Over the decades, there had been many speculations about the possibility that a large asteroid will hit Earth and wipe out the human race just as how it did to dinosaurs as theorized by scientists. But what will happen to Earth if this indeed happens?
With the avian flu within our midst as well as international tensions that might lead to nuclear warfare, it is becoming quite a reality for some to think of ways to learn how to survive after an apocalypse. The internet has some pretty crazy ideas on how to survive, and scientists have provided ways to know what to expect and how to cope with disasters.
Namibian desert elephants tend to survive more, not because of genetics, but of their knowledge and survival skills.
Seven-year-old Yamato Tanooka was found in an abandoned military base after going missing for 6 nights. Yamato’s story, pieced together by police and military, showed his admirable strength and resourcefulness to survive such an ordeal.
More moose are loose and on the move as they invade previously uninhabitable areas of the Alaskan tundra, according to a new study that revealed how global warming continues to change our ecosystem.
The dry forests of Cambodia once serve as the home for a number of Indochinese tigers, but now, due to excessive human activities, World Wildlife Fund (WWF) has declared tigers to be "functionally" extinct.
A couple frolicking at the beach on a jet ski didn't know their lives would be in danger.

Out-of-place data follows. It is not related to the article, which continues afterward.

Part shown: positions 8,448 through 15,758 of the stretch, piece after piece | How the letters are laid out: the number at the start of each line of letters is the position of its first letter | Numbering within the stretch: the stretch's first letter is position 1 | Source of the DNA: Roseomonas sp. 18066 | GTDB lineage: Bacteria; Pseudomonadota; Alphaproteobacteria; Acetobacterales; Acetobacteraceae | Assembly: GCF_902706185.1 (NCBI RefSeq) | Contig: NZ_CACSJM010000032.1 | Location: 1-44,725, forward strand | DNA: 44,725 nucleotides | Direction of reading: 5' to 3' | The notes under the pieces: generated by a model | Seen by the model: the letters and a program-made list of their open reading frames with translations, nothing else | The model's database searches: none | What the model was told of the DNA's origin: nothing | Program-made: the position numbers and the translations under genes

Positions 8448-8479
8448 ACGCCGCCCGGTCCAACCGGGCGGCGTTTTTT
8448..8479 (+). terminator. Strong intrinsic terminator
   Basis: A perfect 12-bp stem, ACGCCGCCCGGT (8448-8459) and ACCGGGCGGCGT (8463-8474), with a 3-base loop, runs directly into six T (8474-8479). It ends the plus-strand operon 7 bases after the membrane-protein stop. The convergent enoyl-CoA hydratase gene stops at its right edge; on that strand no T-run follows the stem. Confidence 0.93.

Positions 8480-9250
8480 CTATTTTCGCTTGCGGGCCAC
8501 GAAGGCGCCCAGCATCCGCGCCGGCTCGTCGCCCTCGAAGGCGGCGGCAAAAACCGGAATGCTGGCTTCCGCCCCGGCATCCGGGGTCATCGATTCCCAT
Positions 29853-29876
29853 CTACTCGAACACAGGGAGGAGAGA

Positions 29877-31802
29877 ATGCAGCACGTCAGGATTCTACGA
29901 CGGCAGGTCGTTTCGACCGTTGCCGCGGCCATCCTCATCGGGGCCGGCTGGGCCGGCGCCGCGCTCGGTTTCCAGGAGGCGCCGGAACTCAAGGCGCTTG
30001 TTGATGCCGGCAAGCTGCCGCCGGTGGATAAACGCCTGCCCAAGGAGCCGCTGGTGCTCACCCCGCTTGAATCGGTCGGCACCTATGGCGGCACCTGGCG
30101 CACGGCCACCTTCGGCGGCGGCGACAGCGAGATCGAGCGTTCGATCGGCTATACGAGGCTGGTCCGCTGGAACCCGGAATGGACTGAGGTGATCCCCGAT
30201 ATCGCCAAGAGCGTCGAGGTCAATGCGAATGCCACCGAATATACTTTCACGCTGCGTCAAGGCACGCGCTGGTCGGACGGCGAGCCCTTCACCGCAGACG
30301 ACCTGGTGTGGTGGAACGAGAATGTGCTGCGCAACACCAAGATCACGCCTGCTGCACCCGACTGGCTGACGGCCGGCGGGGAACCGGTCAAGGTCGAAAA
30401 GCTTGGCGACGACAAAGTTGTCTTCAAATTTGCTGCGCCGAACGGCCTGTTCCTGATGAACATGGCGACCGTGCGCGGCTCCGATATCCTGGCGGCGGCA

A huge number, 150,000, of Adélie penguins have disappeared from Antarctica's Commonwealth Bay. A recent study tied the occurrence to a giant iceberg that grounded in the area, isolating the penguins and causing them to starve to death. But critics are challenging that claim, suggesting that the birds relocated, instead.
A critically endangered population of killer whales in the Pacific Northwest may be encountering more noise pollution than in the past. A recent study suggests large passing oil tankers emit sounds at frequencies killer whales use to communicate and echolocate. Ultimately, researchers say, this could impede their ability to find food they need to survive.
It seems obvious that camouflage helps animals survive in the wild, but it is a relatively hard thing to test in the wild. A recent study, however, confirms this long-held assumption, proving that disguising one’s body or eggs to match the environment deters predators.
Not all lizards are able to change the color of their skin to blend in with their surroundings. Therefore Aegean wall lizards, for example, camouflage by choosing rocks that best match the color of their backs, thus ensuring they are able to remain hidden from avian predators.
"Twilight zone" reef fish face numerous threats when diving deep underwater, but those with forked tails may have an advantage: they can swim quietly past predators and evade natural disasters such as cyclones and coral bleaching.
Along with visual camouflage, Puff adders have evolved a scent camouflage that makes them virtually undetectable to predators. Researchers say these African vipers are the first terrestrial vertebrates known to possess the ability to camouflage their scent.
Some insect larvae can twitch and whip inside their cocoons in order to "jump" to shadier, or more favorable, environments. Researchers say this is a unique survival technique only seen in select wasp species.
Insects are ectothermic, which means their internal body temperatures are regulated by surrounding environmental temperatures. Researchers suggest the key to surviving cold winter temperatures for some species is to maintain a balanced salt and water blood concentration.